Even as India gets ready to host the Conference of Parties on the United Nations Convention to Combat Desertification (UNCCD), the country is still to set its targets for land degradation neutrality.
Speaking at a training event for the media in preparation of the COP, Anuradha Singh, a Director of the Ministry of Forests, Environment and Climate Change said, “India is committed to the goal of land degradation neutrality. The exercise of voluntary target setting is still on and should conclude over the next few months. Tackling desertification needs to be mainstreamed into existing programmes and schemes”.
The training was organised in association with The Energy and Resources Institute (TERI).
The convention, signed in 1994, aims to restore the productivity of vast expanses of degraded land, improve the livelihoods of more than 1.3 billion people, and reduce the impacts of drought on vulnerable populations by 2030.
The Conference of Parties (COP) is the Convention’s supreme decision-making body which comprises of the 197 ratifying governments and regional economic integration organizations. This will be the COP’s 14th meeting. By virtue of being the host nation, India will hold the presidentship of the COP for the next two years—till the next meeting. Not setting its own targets could call into question India’s moral commitment to lead the change. However, the hosting of the COP would impart fresh impetus to the efforts.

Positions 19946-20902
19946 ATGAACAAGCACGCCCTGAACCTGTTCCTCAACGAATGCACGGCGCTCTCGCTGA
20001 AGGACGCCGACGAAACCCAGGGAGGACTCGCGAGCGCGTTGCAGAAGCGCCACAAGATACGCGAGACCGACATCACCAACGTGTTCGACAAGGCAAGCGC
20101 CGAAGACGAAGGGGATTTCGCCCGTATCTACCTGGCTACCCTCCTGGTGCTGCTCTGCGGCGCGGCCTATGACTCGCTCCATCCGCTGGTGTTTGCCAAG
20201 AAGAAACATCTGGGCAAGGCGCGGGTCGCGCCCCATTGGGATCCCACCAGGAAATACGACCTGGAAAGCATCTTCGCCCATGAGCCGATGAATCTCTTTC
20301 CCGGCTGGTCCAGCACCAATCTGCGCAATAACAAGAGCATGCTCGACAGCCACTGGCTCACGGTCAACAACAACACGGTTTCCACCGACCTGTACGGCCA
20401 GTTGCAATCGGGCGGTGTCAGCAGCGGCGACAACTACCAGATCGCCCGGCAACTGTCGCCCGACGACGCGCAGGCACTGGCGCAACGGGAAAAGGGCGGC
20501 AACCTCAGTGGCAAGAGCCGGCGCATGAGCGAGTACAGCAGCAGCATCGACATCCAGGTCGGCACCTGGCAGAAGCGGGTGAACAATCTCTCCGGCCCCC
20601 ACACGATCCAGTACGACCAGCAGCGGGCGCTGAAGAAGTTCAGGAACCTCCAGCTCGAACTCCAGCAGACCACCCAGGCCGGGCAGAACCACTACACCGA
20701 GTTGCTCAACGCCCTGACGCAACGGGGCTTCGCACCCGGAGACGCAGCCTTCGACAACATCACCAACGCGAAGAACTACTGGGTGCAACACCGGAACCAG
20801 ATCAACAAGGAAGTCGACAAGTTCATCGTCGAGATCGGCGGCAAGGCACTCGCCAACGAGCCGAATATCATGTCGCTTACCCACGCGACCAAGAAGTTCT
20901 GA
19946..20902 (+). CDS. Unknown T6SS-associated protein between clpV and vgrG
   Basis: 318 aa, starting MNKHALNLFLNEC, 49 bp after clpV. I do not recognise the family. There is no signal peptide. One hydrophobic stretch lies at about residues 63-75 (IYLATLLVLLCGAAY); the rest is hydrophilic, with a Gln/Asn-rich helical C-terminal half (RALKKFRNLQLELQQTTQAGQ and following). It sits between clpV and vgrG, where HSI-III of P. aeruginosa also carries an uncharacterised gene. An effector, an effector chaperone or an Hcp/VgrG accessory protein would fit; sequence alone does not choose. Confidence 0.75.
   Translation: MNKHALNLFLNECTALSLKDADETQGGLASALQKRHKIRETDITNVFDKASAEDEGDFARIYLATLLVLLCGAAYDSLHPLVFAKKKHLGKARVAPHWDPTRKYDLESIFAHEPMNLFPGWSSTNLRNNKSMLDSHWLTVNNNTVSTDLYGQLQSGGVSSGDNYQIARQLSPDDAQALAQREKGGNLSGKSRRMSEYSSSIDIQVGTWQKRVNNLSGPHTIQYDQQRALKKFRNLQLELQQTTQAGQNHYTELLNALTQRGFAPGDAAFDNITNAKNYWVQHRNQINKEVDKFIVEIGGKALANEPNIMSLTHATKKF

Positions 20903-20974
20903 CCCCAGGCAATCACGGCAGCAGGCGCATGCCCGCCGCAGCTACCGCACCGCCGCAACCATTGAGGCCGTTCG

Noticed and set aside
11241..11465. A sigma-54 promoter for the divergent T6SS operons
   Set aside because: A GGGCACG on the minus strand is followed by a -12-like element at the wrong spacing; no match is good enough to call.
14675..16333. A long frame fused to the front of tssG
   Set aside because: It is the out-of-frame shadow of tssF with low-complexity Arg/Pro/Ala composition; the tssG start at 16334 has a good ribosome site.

Land degradation neutrality (LDN) is a condition where further land degradation (loss of productivity caused by environmental or human factors) is prevented and already degraded land can be restored.
The State of India’s Environment report, 2017 calculates that nearly 30 per cent of India is degraded or facing desertification. This figure touches 40 to 70 percent in eight states—Rajasthan, Delhi, Goa, Maharashtra, Jharkhand, Nagaland, Tripura and Himachal Pradesh. Various estimates put the economic costs of degradation in the country at 2.54% of its GDP. Experts however believe that such estimates are ‘conservative’. Achieving LDN is the centre piece of the Sustainable Development Goal 15.3. The benefits of achieving this shall be reflected in climate resilience, energy, water and food security, increasing farmers’ income and poverty alleviation.
UNCCD Policy Officer Sasha Alexander believes that India has “tremendous potential” for setting and achieving ambitious LDN targets. Of the signatories to UNCCD, 84 countries, including China, the host for the last COP, have already set their targets.
“Many things, including political will impinge on the issue. We can expect some big announcements from the country over the next month”, he told The Week.